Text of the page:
The Ebola outbreak raging through West Africa could eventually infect more than 20,000 people, according to a new estimate from the World Health Organization.
Since the first case was reported in March, the virus has spread to four countries, and health officials have confirmed 3,069 cases. More than 1,550 people have died in what is now considered the worst Ebola outbreak in history. Also according to the agency’s report, “the outbreak continues to accelerate” with at least 40% of cases occurring in the past three weeks.
The new WHO estimate predicts a six-fold increase in the number of people affected by the disease. The agency also said that the actual number of infected people could be two- to four-times higher than current reports.
The UN health agency released the new numbers on fatalities and estimates, along with a “roadmap” for bringing the it under control. The plan’s aim, according to the statement, “is to stop ongoing Ebola transmission worldwide within 6-9 months.” This will necessitate a drastic increase in the international response from governments and worldwide health organizations that have been struggling to keep the epidemic from spreading.
The Ebola virus causes a high fever, nausea, internal bleeding, and the current outbreak is killing approximately 70% of those infected.
Ebola has spread through Guinea, Sierra Leone, Liberia, and into Nigeria, but, in its plan, WHO said that other countries are likely to see cases of the disease. However, the organization added that, with proper planning and procedures, transmissions could be stopped relatively quickly. The three most heavily hit countries are "struggling to control the escalating outbreak against a backdrop of severely compromised health systems, significant deficits in capacity, and rampant fear," according to WHO.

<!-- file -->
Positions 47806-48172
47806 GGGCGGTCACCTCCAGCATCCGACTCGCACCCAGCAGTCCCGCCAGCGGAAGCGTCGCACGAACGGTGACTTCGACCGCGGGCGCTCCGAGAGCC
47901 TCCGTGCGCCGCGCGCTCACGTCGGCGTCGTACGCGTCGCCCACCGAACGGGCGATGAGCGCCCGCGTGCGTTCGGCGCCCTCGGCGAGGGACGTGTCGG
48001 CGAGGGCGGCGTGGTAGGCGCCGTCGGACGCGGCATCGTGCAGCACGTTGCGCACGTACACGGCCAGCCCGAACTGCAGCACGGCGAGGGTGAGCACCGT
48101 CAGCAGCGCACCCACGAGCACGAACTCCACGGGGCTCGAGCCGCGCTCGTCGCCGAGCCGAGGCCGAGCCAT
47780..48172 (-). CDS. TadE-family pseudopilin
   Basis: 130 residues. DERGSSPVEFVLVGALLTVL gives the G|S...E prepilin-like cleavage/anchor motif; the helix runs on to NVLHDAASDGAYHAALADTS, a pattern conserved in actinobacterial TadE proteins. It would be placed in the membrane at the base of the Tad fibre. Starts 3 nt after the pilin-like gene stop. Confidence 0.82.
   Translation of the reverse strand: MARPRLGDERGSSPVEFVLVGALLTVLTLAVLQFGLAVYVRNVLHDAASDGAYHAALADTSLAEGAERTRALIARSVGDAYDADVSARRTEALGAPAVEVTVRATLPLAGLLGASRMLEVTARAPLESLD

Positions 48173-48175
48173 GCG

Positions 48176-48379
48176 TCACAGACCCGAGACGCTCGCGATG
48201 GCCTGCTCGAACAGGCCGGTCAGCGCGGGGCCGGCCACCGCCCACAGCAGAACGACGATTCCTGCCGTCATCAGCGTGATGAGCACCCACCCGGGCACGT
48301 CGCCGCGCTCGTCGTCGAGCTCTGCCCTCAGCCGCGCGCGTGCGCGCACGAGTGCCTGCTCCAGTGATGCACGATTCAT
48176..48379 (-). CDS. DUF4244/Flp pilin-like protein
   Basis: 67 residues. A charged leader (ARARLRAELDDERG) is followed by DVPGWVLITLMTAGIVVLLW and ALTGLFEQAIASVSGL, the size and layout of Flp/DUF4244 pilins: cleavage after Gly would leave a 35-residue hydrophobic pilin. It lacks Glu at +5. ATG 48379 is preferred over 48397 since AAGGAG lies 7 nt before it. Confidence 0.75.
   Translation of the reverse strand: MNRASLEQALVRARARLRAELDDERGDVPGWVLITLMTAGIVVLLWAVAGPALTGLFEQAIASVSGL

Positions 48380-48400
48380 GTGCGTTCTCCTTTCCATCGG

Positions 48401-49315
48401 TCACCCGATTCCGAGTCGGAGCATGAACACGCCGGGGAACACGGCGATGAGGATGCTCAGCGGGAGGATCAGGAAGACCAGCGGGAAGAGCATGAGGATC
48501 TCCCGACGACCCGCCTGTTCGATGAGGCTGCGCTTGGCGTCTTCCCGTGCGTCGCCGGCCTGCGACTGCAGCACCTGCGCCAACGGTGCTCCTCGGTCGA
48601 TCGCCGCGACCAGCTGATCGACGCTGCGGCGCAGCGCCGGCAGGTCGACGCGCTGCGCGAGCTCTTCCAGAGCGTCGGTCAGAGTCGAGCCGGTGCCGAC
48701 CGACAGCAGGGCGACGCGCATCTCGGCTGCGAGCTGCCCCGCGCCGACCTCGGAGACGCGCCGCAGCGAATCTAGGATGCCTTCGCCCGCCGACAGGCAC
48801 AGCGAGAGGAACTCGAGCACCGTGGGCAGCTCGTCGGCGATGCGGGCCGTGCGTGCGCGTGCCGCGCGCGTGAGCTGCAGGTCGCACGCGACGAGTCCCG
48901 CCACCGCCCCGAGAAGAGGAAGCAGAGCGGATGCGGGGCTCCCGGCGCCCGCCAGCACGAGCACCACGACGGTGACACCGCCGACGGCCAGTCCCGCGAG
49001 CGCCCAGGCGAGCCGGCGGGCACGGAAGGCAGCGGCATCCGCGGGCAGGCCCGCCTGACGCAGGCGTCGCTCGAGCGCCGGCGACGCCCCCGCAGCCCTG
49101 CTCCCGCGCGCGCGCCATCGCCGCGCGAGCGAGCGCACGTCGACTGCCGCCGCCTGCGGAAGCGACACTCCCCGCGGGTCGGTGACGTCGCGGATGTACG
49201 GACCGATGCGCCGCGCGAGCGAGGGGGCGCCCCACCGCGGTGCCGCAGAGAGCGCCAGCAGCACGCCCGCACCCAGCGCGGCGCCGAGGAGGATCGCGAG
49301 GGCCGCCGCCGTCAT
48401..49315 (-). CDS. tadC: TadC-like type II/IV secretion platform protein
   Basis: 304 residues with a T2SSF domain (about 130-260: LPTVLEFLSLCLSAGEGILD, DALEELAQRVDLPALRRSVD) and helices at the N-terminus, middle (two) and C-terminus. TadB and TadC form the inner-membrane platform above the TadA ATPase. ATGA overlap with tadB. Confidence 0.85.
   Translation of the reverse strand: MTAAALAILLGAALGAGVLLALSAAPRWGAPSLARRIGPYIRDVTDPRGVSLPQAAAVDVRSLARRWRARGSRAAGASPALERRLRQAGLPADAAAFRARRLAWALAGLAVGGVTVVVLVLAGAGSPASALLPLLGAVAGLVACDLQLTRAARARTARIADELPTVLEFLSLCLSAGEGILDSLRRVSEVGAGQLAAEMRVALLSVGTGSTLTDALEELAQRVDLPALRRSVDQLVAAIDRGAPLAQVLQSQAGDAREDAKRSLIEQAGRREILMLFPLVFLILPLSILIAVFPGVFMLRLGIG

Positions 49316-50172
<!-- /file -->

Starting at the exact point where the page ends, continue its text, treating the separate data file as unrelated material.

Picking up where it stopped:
The plan is expected to cost approximately $490 million, an amount that would come from national governments, the U.N., and other organizations. Health ministers from the affected countries met Wednesday in Accra, Ghana, to coordinate a response to the outbreak.
Also on Thursday, the National Institute of Health announced the first human clinical trial for an Ebola vaccine. Testing will take place in Bethesda, Maryland, at the National Institutes of Health Clinical Center.